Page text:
Wednesday, April 26, 2017
OKLAHOMA CITY - Oklahoma's Water for 2060 Produced Water Working Group (PWWG) today released its study report as part of a review of alternatives for produced water disposal from oil and gas operations in Oklahoma. In December 2015, Governor Mary Fallin charged a 17-member fact-finding group led by the Oklahoma Water Resources Board (OWRB) to study and recommend ways that water produced in oil and natural gas operations may be recycled or reused as part of Oklahoma's ongoing efforts to promote water supply reliability and drought resiliency across multiple water user sectors.
"I thank the working group for completing this initial review of the opportunities and challenges associated with reducing produced water injection as well as reducing the use of fresh water in oil and gas production," said Fallin. "I know many of the oil and gas producers in Oklahoma continue to work diligently on the issue of water reuse and recycling innovation, and they remain committed to responsible development of our state's resources. At the same time, our agencies are working diligently on responsible and cost-effective ways to harness Oklahoma's marginal quality waters for use as a way to better manage Oklahoma's fresh water supplies. That's why I believe it was critically important to conduct this study with input from a wide spectrum of industry sectors and regulatory agencies as it brings together these two very important efforts."
In support of the working group’s efforts, a technical study team conducted a preliminary investigation of the feasibility and cost effectiveness of several scenarios. The report identified several options that warrant further study, including treatment and reuse of produced water by local oil and gas operations, transfer to areas of high demand, and use of evaporation technologies. The report may be viewed here.
"This report is an important first step into the investigation of produced water use," said Oklahoma Secretary of Energy and Environment Michael Teague. "It will serve as an important guide as we continue further detailed research of these alternatives that will undoubtedly be the next critical steps in this on-going effort."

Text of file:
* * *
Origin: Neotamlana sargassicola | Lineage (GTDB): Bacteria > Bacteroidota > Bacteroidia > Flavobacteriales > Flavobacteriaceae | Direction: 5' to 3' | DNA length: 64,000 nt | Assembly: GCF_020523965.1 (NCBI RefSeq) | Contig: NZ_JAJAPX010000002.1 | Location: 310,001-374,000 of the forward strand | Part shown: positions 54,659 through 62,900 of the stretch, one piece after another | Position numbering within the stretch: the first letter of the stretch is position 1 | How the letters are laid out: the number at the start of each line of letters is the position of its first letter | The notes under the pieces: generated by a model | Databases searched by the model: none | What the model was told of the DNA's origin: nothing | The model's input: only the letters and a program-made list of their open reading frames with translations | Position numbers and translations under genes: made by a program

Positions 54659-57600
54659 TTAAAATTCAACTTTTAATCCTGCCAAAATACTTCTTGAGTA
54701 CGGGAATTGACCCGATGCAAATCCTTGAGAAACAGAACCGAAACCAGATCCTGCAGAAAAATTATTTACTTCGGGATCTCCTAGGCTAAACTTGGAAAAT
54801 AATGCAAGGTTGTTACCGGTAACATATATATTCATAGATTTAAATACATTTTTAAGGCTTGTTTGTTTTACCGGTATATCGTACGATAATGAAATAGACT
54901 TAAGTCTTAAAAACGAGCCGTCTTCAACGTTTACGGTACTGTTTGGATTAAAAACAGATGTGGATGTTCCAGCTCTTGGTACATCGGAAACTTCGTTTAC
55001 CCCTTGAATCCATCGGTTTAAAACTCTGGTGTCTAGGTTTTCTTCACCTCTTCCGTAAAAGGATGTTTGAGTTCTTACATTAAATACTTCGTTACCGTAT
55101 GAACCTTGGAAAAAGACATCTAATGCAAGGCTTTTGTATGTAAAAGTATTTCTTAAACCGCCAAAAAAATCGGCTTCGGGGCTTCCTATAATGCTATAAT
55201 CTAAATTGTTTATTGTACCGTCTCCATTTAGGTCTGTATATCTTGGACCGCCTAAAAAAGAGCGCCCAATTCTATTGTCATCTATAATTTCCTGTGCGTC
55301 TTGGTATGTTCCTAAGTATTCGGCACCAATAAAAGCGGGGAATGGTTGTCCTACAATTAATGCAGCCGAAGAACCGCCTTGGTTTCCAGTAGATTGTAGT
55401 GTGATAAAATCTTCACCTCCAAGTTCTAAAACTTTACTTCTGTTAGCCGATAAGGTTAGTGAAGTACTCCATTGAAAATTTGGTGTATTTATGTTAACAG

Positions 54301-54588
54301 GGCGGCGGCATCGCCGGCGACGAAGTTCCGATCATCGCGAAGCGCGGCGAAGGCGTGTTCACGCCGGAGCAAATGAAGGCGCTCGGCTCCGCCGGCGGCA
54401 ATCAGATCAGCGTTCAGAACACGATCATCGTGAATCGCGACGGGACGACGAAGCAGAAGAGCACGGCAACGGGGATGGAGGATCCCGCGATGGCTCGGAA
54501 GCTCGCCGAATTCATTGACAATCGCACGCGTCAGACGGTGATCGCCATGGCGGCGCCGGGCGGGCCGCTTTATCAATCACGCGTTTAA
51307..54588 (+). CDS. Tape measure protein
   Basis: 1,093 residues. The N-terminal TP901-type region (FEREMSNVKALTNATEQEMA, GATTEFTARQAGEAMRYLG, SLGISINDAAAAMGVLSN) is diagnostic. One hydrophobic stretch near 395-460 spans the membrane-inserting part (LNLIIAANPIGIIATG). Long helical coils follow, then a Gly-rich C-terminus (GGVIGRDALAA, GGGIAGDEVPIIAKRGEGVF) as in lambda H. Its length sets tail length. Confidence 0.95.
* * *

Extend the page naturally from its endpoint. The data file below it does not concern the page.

This work is a continuation of the implementation of the 2012 Oklahoma Comprehensive Water Plan (OCWP). In one of several actions to implement the plan’s priority recommendations, the passage of the Water for 2060 Act in 2012 established Oklahoma as the first state to set a 50-year goal of holding fresh water consumption fixed while preserving future economic and population growth. The act calls for the use of voluntary conservation, water infrastructure improvements and development of marginal water supplies, like produced water, that are currently underutilized.
"The Oklahoma Water Resources Board was appreciative of the readiness of oil and gas industry representatives and all other water use sectors, economic development officials, research assistants and state regulators to come together to find solutions to the economics as well as the timing and regulatory issues surrounding the feasibility of reuse," said OWRB Executive Director Julie Cunningham. “We recognize that finding solutions will be challenging but the input from this unique, diverse group will continue to help us focus on the most promising options, as we define further research needs and possible funding partnerships moving forward.”
"We appreciate the outstanding contributions from both working group members and the technical study team to provide input and identify potential solutions to the economic and regulatory issues surrounding the feasibility of produced water reuse,” she said. “We recognize the challenges, but the input from this diverse group has and will continue to focus our development of options, additional research and potential partnerships moving forward. This work significantly contributes to our overall effort to manage and protect water supplies to meet the state’s future needs.”
Members of the workgroup were selected to represent Oklahoma’s oil and gas industry along with a wide array of potential water users and stakeholders, including industry, power generation, agriculture, public water providers, state regulators, environmental non-governmental organizations, and research organizations and universities.